Last Monday evening after work I was lucky enough to enjoy a couple of pints in one ofÂ the local pubsÂ near Savile Row. I was in very good company; I was with Alan Pitt ofÂ Anderson & SheppardÂ (Mr Pitt madeÂ this coat,Â among others), and Alan Cooper of Welsh & Jeffries.
Though Iâ€™ve known Mr Cooper for a long time, I only found out yesterday that he also worked for A&S in the early â€˜Sixties. Typical of Savile Row and its nomadic tailors.
(Mr. Sheppardâ€™s shearsÂ lying on top of one my hand-drafted trouser patterns.)
Back then, the head cutter at Anderson & Sheppard was an infamous tyrant named Mr. Cameron.
No one would doubt Mr. Cameronâ€™s abilities as a craftsman- utterly top notch and world class. But letâ€™s just say his hot temper was as memorable as his red hair.
My teacher and former A&S head cutter, Mr Hallbery kept me on my toes, but even he would shudder when he spoke of what Mr. Cameron would do if he ever spotted a finished suit, waiting for collection by some important customer, that he wasnâ€™t happy with.
After a close inspection of the cut of the lapel and drape of the shoulder, Mr. Cameron would explode and demand to see the young cutter responsible.
When the trembling wreck was summoned for his scalding (which Iâ€™m sure felt more like an execution), Mr. Cameron would show his utter disgust by taking his shears and cutting the offending coat horizontally in half.
It was of no consequence of who or what the garment was for. If it wasnâ€™t right, then no way would it be seeing the light of day. Pretty terrifying. The only revenge I ever heard the cutters and apprentices ever exacting was to put itching powder in his overcoat pockets. Thatâ€™ll teach the great Mr. Cameron. Indeed.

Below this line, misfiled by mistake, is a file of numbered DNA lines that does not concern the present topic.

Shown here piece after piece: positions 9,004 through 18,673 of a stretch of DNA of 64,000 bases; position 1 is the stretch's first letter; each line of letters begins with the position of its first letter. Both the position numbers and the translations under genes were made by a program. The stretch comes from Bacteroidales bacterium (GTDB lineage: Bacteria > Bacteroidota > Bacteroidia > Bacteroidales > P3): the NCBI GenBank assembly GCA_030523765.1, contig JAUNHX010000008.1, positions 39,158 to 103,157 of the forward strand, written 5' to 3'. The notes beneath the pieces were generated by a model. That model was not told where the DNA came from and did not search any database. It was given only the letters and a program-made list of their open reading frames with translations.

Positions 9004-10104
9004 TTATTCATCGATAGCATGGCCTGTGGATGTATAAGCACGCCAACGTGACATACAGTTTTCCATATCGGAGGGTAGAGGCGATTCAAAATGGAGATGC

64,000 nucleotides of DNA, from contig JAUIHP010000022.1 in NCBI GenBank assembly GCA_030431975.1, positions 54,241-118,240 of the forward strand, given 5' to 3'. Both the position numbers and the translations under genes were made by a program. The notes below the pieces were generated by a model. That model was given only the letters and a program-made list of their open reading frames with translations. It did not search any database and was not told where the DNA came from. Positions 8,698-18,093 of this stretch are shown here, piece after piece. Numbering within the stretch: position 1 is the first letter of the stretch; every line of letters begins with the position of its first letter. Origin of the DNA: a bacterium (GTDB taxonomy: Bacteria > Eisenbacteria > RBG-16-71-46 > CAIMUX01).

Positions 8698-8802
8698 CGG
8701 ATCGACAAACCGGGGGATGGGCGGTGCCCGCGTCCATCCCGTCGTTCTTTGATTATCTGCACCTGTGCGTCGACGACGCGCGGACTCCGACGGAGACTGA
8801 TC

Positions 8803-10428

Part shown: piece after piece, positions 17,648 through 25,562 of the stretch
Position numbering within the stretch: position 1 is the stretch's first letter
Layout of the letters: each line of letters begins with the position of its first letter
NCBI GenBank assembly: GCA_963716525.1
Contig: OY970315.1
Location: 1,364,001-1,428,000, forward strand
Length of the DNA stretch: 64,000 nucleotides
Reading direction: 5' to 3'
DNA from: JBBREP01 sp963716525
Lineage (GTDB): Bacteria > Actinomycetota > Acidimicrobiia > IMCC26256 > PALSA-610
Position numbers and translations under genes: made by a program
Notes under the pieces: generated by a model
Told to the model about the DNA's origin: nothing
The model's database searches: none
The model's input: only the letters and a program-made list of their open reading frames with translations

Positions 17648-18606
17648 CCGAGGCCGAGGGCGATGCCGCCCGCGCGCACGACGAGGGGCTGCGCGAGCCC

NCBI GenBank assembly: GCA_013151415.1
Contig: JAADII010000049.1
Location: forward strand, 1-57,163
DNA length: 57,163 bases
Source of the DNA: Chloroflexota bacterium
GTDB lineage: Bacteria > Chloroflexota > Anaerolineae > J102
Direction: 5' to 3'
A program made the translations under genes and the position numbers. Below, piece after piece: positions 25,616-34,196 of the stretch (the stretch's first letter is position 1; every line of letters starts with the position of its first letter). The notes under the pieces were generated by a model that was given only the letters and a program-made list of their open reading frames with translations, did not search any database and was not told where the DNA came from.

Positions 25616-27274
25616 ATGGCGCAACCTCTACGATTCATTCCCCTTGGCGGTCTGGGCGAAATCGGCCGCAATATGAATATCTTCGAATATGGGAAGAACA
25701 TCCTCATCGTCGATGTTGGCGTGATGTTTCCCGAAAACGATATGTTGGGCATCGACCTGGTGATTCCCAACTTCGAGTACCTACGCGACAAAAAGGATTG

Two nights ago at the pub, after a long inhalation of his cigarette and a good chug of his India Pale Ale, Mr Cooper recalled how he he was witness to one of Mr. Cameronâ€™s most famous tirades.
Whilst Mr. Cameron was fitting a illustrious, high-ranking member of English Society, young Mr. Cooper was then Mr. Cameronâ€™s striker (undercutter), standing silently with pins and chalk in the corner of the fitting room, as Mr. Cameron masterfully fitted the gentleman in question.
The unfortunate customer made the mistake of inviting his wife into the proceedings. Officially thatâ€™s not a problem in Andersonâ€™s, as long as the wife stands quietly in the corner in silence like the apprentice cutter, clutching her handbag instead of pins.
Sadly, this is where the good lady made a near fatal mistake, by daring to utter a minor detail with regard to the fit of her husbandâ€™s coat.
Within a split second Mr. Cameronâ€™s tape was lassooâ€™d around her neck with more skill than any western wrangler, the chalk thrust into her hand, followed with the statement, â€œYou seem to know what youâ€™re doing, Madam. The job is yours.â€
And with a swoosh of the curtain he was gone, like a Savile Row Batman.
My friend, the young Mr. Cooper, was greeted with an uncomfortable stunned silence in the fitting room, as he squeezed ever tighter on his chalk.
After a request of forgiveness from The Good Sir, Mr. Cooper crept out to find Mr. Cameron for an indication of what to do next. On finding his master, he asked on what he should tell his stunned customer?
Mr. Cameron simply repliedâ€¦ â€œGet rid of the wife.â€
Thanks, Alan, for that great story. Yes, it was worth every last drop of beer I had to buy you, in order to get you to tell it.
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